19/03/2019 Share this story Share on Facebook icon Share on Twitter icon Share on Pinterest icon Share on Google Plus icon Share on Linked In icon Share via Email icon

Explore old handwriting at Writing: Making Your Mark - new British Library exhibition


Writing: Making Your Mark explores 5,000 years of handwriting around the world, exploring one of mankind's greatest achievements.

The exhibition, which runs from 26 April to 27 August 2019 promises to deconstruct the act of writing and consider its future in the digital age. 

Works by famous hands, such as the final diary entry by Scott of the Antarctic and James Joyce’s autograph notes for Ulysses, will sit alongside tools belonging to unknown everyday people, including early 19th century Burmese tattooing instruments and modern reed pens, which will be seen in new light.  

Many items will be going on display for the first time and exhibition highlights include:

  • An 1,800-year-old ancient wax tablet containing a schoolchild’s homework as they struggle to learn their Greek letters 
  • The first book printed in England, Caxton’s 1476-7 printing of the Canterbury Tales
  • A 60,000 strong petition from 1905 protesting against the first partition of Bengal, signed in Bengali and English
  • Tools including styluses, brushes, quill pens, ball-point pens, typewriters and computers
  • Mozart’s catalogue of his complete musical works from 1784-1791, featuring his handwriting and musical notation
  • Alexander Fleming’s autograph notebook recording his discovery of penicillin from 1928

Laying down our collective memory

Adrian Edwards, lead curator of Writing: Making Your Mark at the British Library, said: ‘From hieroglyph to emoji and clay tablet to digital, Writing: Making Your Mark will demonstrate how writing is so much more than words on the page – it is how we communicate across time and space, how we express ourselves, and how we lay down our collective memory. 

'We hope that visitors will consider their own relationship with writing in the digital age and reflect on whether we will abandon pens and keyboards in favour of voice-activated machine writing and video messaging, or continue to carry the legacy of ancient times with us.’

For more information, visit the British Library website.

QUICK LINK: Discover top tips on reading Victorian handwriting at a special workshop live - only at Family Tree Live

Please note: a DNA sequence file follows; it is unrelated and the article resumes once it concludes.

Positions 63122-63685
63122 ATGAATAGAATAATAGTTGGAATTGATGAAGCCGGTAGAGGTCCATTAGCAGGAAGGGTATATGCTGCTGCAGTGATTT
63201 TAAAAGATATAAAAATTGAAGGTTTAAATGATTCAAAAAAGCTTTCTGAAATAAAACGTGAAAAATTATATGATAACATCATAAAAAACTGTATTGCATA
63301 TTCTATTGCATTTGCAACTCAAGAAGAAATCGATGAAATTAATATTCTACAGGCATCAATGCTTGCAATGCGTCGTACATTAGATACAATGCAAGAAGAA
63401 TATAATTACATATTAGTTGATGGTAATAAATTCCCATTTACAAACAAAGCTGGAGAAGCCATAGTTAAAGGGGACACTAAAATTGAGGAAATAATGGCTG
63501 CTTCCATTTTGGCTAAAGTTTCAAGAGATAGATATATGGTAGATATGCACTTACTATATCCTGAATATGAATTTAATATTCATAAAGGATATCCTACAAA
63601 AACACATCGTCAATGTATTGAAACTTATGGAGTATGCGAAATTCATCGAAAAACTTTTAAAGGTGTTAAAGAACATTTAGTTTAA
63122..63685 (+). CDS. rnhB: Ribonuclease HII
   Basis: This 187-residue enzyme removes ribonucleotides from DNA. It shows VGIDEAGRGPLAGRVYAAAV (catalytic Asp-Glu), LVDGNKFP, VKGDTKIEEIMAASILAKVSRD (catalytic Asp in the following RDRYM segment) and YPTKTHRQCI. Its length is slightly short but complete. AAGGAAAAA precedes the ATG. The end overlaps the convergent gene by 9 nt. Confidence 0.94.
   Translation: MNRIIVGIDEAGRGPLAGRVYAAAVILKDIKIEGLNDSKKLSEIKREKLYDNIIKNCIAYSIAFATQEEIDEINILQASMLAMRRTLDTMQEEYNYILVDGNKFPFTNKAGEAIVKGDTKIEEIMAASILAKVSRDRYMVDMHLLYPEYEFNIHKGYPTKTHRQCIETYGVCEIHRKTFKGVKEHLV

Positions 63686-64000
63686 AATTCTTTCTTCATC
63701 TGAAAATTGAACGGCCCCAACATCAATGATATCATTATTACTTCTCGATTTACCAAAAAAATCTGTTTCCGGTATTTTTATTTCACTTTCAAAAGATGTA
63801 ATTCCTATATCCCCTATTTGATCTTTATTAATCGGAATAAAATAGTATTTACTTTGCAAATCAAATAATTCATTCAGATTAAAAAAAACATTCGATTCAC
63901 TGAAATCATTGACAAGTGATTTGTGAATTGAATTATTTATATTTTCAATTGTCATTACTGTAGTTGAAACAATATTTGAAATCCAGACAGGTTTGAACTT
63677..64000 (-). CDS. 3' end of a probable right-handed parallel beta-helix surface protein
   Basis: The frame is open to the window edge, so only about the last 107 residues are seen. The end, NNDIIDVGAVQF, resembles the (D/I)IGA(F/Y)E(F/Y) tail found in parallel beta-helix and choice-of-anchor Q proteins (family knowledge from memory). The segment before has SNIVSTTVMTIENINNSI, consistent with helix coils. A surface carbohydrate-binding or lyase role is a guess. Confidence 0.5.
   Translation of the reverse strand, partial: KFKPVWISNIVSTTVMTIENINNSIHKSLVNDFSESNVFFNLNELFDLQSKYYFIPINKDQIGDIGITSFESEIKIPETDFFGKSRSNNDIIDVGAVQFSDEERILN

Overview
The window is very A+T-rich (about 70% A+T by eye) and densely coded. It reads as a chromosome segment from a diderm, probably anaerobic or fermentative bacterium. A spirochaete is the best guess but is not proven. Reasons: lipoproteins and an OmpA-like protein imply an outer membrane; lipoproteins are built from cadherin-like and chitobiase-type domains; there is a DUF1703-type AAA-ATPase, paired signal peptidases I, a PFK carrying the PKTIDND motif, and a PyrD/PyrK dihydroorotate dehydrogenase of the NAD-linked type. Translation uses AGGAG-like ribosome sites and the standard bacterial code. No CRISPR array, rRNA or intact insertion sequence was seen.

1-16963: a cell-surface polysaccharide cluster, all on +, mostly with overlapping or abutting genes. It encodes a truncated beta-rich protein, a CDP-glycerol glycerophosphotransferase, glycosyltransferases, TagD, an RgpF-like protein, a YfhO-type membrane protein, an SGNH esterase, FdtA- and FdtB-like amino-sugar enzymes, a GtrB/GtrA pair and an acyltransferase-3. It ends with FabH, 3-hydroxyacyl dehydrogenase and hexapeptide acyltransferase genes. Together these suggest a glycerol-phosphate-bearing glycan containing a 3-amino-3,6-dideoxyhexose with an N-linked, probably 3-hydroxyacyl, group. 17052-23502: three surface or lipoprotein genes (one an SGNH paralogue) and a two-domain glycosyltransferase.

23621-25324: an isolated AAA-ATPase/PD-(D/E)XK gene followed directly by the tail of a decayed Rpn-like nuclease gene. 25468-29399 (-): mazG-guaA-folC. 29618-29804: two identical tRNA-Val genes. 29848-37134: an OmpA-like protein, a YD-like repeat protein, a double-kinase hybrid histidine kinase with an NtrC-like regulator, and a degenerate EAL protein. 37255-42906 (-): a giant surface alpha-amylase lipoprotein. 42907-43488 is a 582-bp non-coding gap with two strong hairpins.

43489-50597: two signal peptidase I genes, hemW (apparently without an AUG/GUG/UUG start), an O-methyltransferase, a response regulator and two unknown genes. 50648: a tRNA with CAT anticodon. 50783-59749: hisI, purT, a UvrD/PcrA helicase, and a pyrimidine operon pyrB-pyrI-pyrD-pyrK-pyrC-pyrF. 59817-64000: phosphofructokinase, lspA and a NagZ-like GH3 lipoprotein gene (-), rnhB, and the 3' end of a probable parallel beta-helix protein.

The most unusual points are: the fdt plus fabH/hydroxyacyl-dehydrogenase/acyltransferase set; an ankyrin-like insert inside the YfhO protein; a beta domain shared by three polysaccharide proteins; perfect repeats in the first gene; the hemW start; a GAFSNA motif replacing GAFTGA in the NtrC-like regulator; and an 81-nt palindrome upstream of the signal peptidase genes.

(report and image courtesy of the British Library)


19/03/2019 Share this story Share on Facebook icon Share on Twitter icon Share on Pinterest icon Share on Google Plus icon Share on Linked In icon Share via Email icon

Recent Updates

Get ready for RootsTech London!

RootsTech is heading from the US to London for the first time this October. Find out more

Genealogy project seeks descendants of Arbroath signatories

Descendants of signatories of the Declaration of Arbroath, which asserted Scottish sovereignty in 1320, are ...

Full-size reconstruction of the 7th-century Sutton Hoo ship to be created through national fundraising campaign

A national fundraising campaign is set to “Make Ship Happen” for a £1 million project to build a full-size ...

The sailing of the Mayflower Pilgrims - 400th anniversary

Make sure you’re up to speed with the Mayflower, as during the coming year you’re sure to hear a lot about ...

Other News

The Whitehall's family tree on 'Who Do You Think You Are?'

Jack & Michael Whitehall unearth skeletons at every turn … watch their story in ‘Who Do You Think You Are?’. ...

New research reveals 40% of people will take the family to their childhood holiday destination this summer

New findings revealed by Ancestry UK reveal that two fifths (40%) of UK adults are planning on taking their ...

Top 007 inspirational tips from James Bond star Naomie Harris’s Who Do You Think You Are? family history search

Learn how you can follow in your ancestors’ footsteps, like Naomie Harris, as Family Tree editor Helen Tovey ...

Hearth Tax Digital opens up 17th century family history records online

Genealogist David Annal reports on a free new website that aims to open up a remarkable 17th century resource ...